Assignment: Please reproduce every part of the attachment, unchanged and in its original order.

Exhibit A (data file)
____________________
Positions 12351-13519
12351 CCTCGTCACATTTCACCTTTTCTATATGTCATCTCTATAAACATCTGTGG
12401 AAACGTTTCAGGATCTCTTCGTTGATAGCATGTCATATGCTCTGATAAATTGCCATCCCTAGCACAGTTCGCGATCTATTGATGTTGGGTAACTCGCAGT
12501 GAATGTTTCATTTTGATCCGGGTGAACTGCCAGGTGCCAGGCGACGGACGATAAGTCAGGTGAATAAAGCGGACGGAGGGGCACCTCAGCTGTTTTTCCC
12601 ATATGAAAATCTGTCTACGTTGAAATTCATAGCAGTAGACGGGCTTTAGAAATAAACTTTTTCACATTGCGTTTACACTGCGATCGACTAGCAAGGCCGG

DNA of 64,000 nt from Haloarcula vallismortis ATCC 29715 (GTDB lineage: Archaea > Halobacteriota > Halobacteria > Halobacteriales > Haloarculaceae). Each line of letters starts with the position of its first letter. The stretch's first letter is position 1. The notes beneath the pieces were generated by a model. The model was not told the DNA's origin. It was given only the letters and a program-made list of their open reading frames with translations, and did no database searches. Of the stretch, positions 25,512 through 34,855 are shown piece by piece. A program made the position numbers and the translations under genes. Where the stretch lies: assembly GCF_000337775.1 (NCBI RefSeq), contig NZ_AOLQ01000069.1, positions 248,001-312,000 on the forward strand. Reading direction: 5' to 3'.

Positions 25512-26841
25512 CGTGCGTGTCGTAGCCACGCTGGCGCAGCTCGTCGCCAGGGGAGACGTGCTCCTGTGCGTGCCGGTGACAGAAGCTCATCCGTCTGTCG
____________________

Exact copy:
Positions 12351-13519
12351 CCTCGTCACATTTCACCTTTTCTATATGTCATCTCTATAAACATCTGTGG
12401 AAACGTTTCAGGATCTCTTCGTTGATAGCATGTCATATGCTCTGATAAATTGCCATCCCTAGCACAGTTCGCGATCTATTGATGTTGGGTAACTCGCAGT
12501 GAATGTTTCATTTTGATCCGGGTGAACTGCCAGGTGCCAGGCGACGGACGATAAGTCAGGTGAATAAAGCGGACGGAGGGGCACCTCAGCTGTTTTTCCC
12601 ATATGAAAATCTGTCTACGTTGAAATTCATAGCAGTAGACGGGCTTTAGAAATAAACTTTTTCACATTGCGTTTACACTGCGATCGACTAGCAAGGCCGG

DNA of 64,000 nt from Haloarcula vallismortis ATCC 29715 (GTDB lineage: Archaea > Halobacteriota > Halobacteria > Halobacteriales > Haloarculaceae). Each line of letters starts with the position of its first letter. The stretch's first letter is position 1. The notes beneath the pieces were generated by a model. The model was not told the DNA's origin. It was given only the letters and a program-made list of their open reading frames with translations, and did no database searches. Of the stretch, positions 25,512 through 34,855 are shown piece by piece. A program made the position numbers and the translations under genes. Where the stretch lies: assembly GCF_000337775.1 (NCBI RefSeq), contig NZ_AOLQ01000069.1, positions 248,001-312,000 on the forward strand. Reading direction: 5' to 3'.

Positions 25512-26841
25512 CGTGCGTGTCGTAGCCACGCTGGCGCAGCTCGTCGCCAGGGGAGACGTGCTCCTGTGCGTGCCGGTGACAGAAGCTCATCCGTCTGTCG